The parent company of Yandex, known as the “Google of Russia”, wants to cut ties with the country

The parent company of Yandex, Russia’s most famous technology company, wants to cut ties with the country to protect its new business from the consequences of the war in Ukraine. Tech Western goods and services stifled by sanctions.

Yandex’s Dutch holding, often called the “Google of Russia,” will take its most promising new technologies to markets outside Russia under an overhaul and sell established businesses in the country, including the popular Internet browser and food delivery. and taxi-hailing apps, did not speak publicly because of the sensitivity of the discussions, according to two people familiar with the matter.

The company’s plan aims to protect itself from the domestic market and highlights the stifling effect of Western sanctions on Russia’s once-thriving technology sector.

The war in Ukraine has made Yandex’s development of new technologies such as self-driving cars, machine learning and cloud services unacceptable, people familiar with the matter said. One of them added that such businesses, which require access to Western markets, expertise and technology, will go bankrupt if they remain tied to Russia.

Yandex’s Russian subsidiary will continue to offer the same products in the country under its new owners, a second person with knowledge of the matter said.

It is unclear whether Yandex’s plan will move forward. One of the people said the company needs to get the Kremlin’s permission to move its Russian-registered technology licenses out of the country. It will also have to find buyers for its business, most likely within Russia, and the overall restructuring plan will have to be approved by Yandex’s shareholders.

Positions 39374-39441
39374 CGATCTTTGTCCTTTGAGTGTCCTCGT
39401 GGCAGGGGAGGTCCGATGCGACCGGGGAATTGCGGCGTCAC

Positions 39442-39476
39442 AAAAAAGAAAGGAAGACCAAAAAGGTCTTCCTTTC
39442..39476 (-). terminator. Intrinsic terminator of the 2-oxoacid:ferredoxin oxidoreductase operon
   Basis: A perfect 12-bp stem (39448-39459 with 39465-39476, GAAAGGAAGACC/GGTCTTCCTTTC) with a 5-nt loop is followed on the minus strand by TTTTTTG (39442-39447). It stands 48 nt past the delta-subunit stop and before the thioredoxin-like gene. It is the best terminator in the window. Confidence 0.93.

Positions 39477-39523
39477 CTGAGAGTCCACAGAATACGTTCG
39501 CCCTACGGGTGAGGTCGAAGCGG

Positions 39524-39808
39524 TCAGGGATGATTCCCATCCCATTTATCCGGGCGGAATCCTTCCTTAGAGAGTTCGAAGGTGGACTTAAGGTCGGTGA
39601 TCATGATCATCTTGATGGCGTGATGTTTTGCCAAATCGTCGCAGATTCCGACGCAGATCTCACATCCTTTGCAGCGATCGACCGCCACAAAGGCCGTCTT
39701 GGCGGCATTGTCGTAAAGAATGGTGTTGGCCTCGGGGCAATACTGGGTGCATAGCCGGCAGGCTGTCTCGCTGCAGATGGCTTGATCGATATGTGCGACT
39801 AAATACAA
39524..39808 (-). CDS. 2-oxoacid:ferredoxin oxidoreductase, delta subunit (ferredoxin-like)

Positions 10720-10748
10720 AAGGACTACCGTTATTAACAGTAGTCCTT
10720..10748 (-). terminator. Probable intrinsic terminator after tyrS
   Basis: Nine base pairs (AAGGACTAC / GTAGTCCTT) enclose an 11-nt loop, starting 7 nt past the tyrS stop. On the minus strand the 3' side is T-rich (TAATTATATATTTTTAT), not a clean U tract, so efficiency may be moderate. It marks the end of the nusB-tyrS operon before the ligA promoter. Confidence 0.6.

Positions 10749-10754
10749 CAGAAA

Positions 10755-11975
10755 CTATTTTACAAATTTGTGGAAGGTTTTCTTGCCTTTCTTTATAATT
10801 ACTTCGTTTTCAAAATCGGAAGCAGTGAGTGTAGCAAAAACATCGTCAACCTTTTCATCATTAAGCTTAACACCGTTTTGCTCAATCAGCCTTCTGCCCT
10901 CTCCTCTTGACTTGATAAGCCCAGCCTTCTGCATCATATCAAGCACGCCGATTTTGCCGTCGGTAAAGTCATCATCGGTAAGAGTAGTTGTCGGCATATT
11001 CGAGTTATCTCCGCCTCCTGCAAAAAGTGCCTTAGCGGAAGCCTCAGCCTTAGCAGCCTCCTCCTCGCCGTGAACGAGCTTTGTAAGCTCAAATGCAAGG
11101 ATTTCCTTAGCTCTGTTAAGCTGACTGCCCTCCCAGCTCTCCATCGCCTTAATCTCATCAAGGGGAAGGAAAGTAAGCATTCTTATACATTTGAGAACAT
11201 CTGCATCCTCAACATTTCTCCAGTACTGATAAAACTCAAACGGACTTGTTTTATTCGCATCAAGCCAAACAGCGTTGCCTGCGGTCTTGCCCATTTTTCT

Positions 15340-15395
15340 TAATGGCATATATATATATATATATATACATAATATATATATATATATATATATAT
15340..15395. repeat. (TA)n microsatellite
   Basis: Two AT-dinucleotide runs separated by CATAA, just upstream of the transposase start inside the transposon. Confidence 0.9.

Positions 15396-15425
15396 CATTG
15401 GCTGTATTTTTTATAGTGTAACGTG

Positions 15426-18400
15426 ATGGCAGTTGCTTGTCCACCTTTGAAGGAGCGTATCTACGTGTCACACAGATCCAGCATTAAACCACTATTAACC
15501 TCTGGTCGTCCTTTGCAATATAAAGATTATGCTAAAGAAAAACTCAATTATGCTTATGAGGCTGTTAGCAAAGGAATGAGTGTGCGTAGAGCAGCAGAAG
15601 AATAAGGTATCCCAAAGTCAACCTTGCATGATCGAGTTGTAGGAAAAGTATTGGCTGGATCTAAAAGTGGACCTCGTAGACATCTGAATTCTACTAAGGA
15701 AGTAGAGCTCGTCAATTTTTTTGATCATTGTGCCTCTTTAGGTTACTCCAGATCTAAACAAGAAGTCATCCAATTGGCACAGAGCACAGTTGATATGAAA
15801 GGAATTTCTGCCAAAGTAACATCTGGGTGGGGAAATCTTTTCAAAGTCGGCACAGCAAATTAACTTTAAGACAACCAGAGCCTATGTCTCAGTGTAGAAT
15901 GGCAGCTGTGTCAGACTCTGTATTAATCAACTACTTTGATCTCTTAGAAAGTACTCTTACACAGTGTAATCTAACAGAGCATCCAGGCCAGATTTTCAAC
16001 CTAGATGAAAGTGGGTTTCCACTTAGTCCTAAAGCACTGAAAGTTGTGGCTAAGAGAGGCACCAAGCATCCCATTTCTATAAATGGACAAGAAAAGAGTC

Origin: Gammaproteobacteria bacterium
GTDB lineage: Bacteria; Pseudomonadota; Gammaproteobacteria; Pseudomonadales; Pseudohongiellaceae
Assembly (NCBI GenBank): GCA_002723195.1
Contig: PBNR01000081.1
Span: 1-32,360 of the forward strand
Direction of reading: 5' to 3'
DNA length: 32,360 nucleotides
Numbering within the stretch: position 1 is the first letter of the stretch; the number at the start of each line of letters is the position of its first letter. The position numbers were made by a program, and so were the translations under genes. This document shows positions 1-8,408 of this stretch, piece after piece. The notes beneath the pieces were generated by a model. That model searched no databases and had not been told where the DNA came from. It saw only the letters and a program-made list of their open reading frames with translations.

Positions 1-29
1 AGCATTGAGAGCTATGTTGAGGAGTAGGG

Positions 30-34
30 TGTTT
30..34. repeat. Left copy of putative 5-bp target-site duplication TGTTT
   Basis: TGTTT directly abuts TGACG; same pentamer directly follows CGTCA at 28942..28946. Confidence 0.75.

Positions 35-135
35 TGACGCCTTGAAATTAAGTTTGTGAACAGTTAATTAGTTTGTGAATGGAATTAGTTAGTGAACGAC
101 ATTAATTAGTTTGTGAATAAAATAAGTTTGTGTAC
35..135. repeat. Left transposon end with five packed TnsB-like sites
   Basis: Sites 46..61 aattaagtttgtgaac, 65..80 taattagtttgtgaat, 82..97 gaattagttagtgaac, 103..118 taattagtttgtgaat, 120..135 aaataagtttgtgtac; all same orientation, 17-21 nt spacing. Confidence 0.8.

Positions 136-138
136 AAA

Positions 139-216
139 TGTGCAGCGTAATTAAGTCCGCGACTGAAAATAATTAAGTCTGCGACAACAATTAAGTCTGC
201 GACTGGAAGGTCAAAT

Yandex’s plan is backed by Alexei Kudrin, the Russian government’s auditor general and a longtime confidant of Mr. Putin. Mr. Kudrin, one of the few known economic liberals left in the Russian government, works unofficially for the company but is expected to take on a managerial role in the future.

Mr. Kudry is expected to meet with Putin this week to discuss the future of Yandex and other issues, a person familiar with the matter said. Kremlin spokesman Dmitry S. Peskov said on Thursday that he had no knowledge of such a meeting.

Yandex declined to comment. The Russian Audit Chamber, Mr. Kudry’s employer, did not respond to a request for comment.

The Russian economic media outlet The Bell reported for the first time about the restructuring plan of the company.

Western attempts to isolate Russia economically after its invasion of Ukraine destroyed the once-thriving company. In the last year, the price of Yandex shares sold in Moscow has fallen by 62 percent. The company’s New York-listed shares lost more than $20 billion before the Nasdaq stock market halted trading in February after Russia intervened in Ukraine.

More than 18,000 thousands of Yandex employees have left Russia since the occupation began. In March, Tigran Khudaverdyan, the company’s deputy executive director at the time, challenged the Kremlin’s line in a Facebook post, calling it a “terrible war.”

In an effort to distance itself from the war’s political fallout, Yandex in August sold its online news aggregator, which had been rife with state propaganda because of increasingly strict Russian media laws banning criticism of the war.

The European Union imposed sanctions on Mr. Khudaverdyan in March for Yandex’s role in promoting the Kremlin’s war narrative. Its leader, Arkady Volozh, the company’s founder who lives in Israel, was sanctioned by the bloc a few months later. Both have resigned from the company so that the company can continue to operate in Europe.